IP in Depth: Understanding Supplemental Patent Examinations
A problem arises when a U.S. patent applicant becomes aware of relevant prior art after receiving a notice of allowance.
Over the last 10 years, patent pendency measured from U.S. filing date until allowance of a patent application has been just over three years. During the pendency of a patent application, the inventor(s) and anyone substantively involved with the preparation and/or prosecution of the application are under a duty to submit information including prior art (e.g., prior publications) that are materially relevant to the patentability of a patent application.
A problem arises when a U.S. patent applicant becomes aware of relevant prior art after receiving a notice of allowance. Prior to May 16, 2012, if an applicant became aware of prior art after receiving a notice of allowance and after paying the issue fee, the only recourse was to file a request for continued examination (RCE) together with a petition to withdraw the application from issuance.
Recognizing a need to “reduce pendency and applicant costs when an information disclosure statement (IDS) is filed after payment of the issue fee,” the U.S. Patent Office (USPTO) initiated the Quick Path Information Disclosure Statement (QPIDS) pilot program. Under QPIDS, an applicant files an IDS with a “conditional RCE.” If the examiner determines that no item in the IDS necessitates reopening prosecution, the USPTO will issue a corrected notice of allowability making the IDS of record. If the examiner determines that any item in the IDS necessitates reopening prosecution, prosecution will reopen by activating the provisional RCE.
Prior art that comes to the attention of an applicant after a patent issues requires special consideration. If the prior art should have been submitted before the patent issued (e.g., the submission was inadvertently delayed or overlooked), the failure to submit the prior art could open the door to an assertion of inequitable conduct and unenforceability by third parties. If the prior art was not identified until after the patent issued, and the patentee determines that the patent might not be allowable over the prior art, the validity of the patent based on the prior art could be challenged by third parties. A patentee who becomes aware of prior art after a patent issues has to decide whether to take action to solve the situation or wait and see if the patent ever needs to be enforced or defended and at that time seek to cure the situation.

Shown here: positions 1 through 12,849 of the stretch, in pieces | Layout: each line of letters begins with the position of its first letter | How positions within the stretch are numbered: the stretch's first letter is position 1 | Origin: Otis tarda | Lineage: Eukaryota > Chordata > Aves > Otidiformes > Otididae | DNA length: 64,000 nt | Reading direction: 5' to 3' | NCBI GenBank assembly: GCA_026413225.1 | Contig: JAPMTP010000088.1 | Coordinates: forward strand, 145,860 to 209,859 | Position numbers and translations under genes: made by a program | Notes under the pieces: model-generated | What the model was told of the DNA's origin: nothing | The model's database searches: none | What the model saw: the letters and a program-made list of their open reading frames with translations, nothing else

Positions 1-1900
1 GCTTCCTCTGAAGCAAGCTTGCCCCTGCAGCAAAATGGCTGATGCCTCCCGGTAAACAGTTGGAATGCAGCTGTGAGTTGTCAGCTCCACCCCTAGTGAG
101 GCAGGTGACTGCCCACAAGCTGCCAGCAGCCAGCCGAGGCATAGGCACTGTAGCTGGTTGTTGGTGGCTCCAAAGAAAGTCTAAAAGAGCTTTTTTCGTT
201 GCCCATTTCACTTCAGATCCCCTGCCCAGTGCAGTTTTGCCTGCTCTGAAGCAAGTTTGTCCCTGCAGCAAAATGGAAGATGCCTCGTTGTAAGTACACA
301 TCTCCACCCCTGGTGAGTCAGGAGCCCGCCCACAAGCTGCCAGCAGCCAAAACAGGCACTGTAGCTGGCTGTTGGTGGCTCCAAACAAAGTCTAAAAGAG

Prior to implementation of the supplemental examination procedure, the only recourse to have prior art considered in an issued patent was reexamination that required a $16,000 government fee. The supplemental examination procedure allows a patent owner to seek a low-level review of an issued patent to make sure that it remains allowable over newly submitted information. In an initial review, the USPTO will determine whether the new information raises a substantial new question of patentability; if not, the USPTO will conclude the review and issue a certificate indicating that the information presented in the request does not raise a substantial new question of patentability. If the USPTO finds a substantial new question of patentability exists, the USPTO will order a full (ex parte) reexamination.